Linked by Thom Holwerda on Mon 9th Sep 2013 21:24 UTC
Windows

Starting today, we will extend availability of our current Windows 8.1, Windows 8.1 Pro and Windows Server 2012 R2 RTM builds to the developer and IT professional communities via MSDN and TechNet subscriptions. The Windows 8.1 RTM Enterprise edition will be available through MSDN and TechNet for businesses later this month.

Developers had been asking for this.

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Really not so bad
by novad on Tue 10th Sep 2013 09:27 UTC
novad
Member since:
2010-06-10

I've heard a lot of screaming about how bad and ugly windows 8 / 2012 server is but honestly it's really not so bad.

The only really ugly thing is Metro… I understand what MS tried to do with that… They tried to make an uniformed experience over the whole MS ecosystem reaching from phones to server which isn’t such a bad idea but no… Metro on production desktops and on servers is a pain in the a$$. It should at least be possible to “opt out” from boot to Metro without third party tools.

The system itself is more and more optimized. Windows 8 turns like a charm on an 8 year old desktop.

What people mostly oversee are the incredible capacities of the 2012 and 2012R2 servers. I work with 2012 server since it came out and took a closer look on 2012R2 and there is one thing I can tell you… It’s good… Really good. The functions that got the most attention from MS are HYPER-V (Nothing to do with what you find on 2008R2), Storage Spaces and SMB3. With 2012 you could already build a solid virtualization farm but now… With the improvements in Storage Spaces you can also totally forget the hassle about SANs and their dedicated infrastructure. Combine this with SCVMM 2012 and you have a complete end to end cloud solution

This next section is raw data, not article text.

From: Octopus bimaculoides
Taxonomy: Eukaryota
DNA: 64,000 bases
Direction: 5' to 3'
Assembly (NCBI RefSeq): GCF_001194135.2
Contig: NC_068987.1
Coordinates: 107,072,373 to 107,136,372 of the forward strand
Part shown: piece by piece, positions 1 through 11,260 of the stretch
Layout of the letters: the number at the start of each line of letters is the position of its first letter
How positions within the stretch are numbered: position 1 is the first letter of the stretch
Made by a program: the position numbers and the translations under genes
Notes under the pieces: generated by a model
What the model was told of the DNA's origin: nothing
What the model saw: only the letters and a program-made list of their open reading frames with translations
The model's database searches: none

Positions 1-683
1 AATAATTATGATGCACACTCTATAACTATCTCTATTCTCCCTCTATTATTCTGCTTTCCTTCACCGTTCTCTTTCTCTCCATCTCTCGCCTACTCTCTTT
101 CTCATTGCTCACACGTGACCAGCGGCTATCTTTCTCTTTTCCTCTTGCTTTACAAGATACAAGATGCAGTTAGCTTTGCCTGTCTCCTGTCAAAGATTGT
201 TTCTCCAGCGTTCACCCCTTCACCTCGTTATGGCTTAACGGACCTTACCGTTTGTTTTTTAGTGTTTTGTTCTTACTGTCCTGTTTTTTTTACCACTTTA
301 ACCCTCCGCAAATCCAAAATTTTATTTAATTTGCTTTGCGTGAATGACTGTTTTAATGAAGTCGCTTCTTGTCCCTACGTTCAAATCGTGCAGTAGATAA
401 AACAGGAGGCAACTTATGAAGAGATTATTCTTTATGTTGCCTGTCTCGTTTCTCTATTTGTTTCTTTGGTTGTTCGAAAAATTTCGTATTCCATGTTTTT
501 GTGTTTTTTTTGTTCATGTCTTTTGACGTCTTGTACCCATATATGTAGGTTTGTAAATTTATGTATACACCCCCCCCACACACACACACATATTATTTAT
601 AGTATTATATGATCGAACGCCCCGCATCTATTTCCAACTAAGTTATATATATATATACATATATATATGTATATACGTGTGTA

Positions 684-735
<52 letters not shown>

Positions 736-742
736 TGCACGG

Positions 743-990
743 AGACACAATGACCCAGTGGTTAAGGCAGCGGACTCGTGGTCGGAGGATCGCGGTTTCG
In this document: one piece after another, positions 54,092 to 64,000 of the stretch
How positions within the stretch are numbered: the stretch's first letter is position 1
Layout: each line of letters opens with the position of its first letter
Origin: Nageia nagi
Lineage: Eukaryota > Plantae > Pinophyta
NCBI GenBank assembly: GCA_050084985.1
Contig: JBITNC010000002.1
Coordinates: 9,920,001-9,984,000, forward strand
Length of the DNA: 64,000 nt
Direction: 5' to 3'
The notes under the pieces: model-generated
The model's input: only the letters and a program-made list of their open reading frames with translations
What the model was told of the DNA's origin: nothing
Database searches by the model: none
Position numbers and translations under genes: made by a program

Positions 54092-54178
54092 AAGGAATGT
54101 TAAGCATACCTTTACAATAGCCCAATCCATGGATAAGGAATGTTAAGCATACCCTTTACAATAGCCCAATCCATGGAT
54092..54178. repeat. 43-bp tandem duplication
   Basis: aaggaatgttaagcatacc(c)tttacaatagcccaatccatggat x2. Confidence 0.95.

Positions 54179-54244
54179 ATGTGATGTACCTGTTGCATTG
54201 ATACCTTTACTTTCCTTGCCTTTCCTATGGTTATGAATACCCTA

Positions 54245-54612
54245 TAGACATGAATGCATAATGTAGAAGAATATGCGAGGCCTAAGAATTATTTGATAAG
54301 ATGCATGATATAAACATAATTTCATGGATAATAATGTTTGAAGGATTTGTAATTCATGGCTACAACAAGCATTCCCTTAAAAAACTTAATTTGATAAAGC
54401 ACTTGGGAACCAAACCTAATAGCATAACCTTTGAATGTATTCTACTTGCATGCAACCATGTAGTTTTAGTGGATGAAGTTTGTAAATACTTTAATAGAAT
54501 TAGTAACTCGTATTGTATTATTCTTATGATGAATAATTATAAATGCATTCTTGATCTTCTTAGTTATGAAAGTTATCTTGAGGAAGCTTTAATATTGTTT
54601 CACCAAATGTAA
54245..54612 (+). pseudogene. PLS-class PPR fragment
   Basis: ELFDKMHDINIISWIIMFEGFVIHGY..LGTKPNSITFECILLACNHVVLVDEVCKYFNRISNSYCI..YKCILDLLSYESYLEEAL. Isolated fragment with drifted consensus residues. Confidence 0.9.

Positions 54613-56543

It would be stupid to change a working and existing infrastructure. But for those planning to renew their server infrastructure and want to go far beyond “simple” consolidation by virtualization it’s really interesting.

If you’re interested you can look here… It’s a bit long but really well explained ;)

http://channel9.msdn.com/Events/TechEd/NorthAmerica/2013/MDC-B205#f...

And NO... I'm not affiliated to MS ;)

Edit: Corrected some mistakes of my Terrible English

Edited 2013-09-10 09:34 UTC

Reply Score: 3

RE: Really not so bad
by Lennie on Tue 10th Sep 2013 12:31 in reply to "Really not so bad"
Lennie Member since:
2007-09-22

It doesn't matter how good Windows 2012 is.

People use computers to be productive, servers are for business users. Productivity is the most important part.

Putting the Windows 8 failed touch UI on a server doesn't make any sense to anyone:

https://www.youtube.com/watch?v=WTYet-qf1jo

You have to be able to use it to be productive.

Reply Parent Score: 0

RE[2]: Really not so bad
by novad on Tue 10th Sep 2013 14:32 in reply to "RE: Really not so bad"
novad Member since:
2010-06-10

People use computers to be productive, servers are for business users.


I do not disagree with you... I also said that:

Metro on production desktops and on servers is a pain in the a$$. It should at least be possible to “opt out” from boot to Metro without third party tools.



You have to be able to use it to be productive.


You can... But there are 3 major problems before you're able to:

- You must configure the UI like hell before it's usable
- You need third party tools to circumvent Metro
- You can’t make these tweeks through GPOs (or only through registry keys)

This is not a problem for servers... You just have to get used to the interface and that's it (There are even some nice tools in the interface I would really miss now), but for the productive workplace this is a "no go".

Users are simply not able to make such radical changes... I work with this on a daily basis and it took me literally weeks to get used to it and become really productive (again)

Reply Parent Score: 2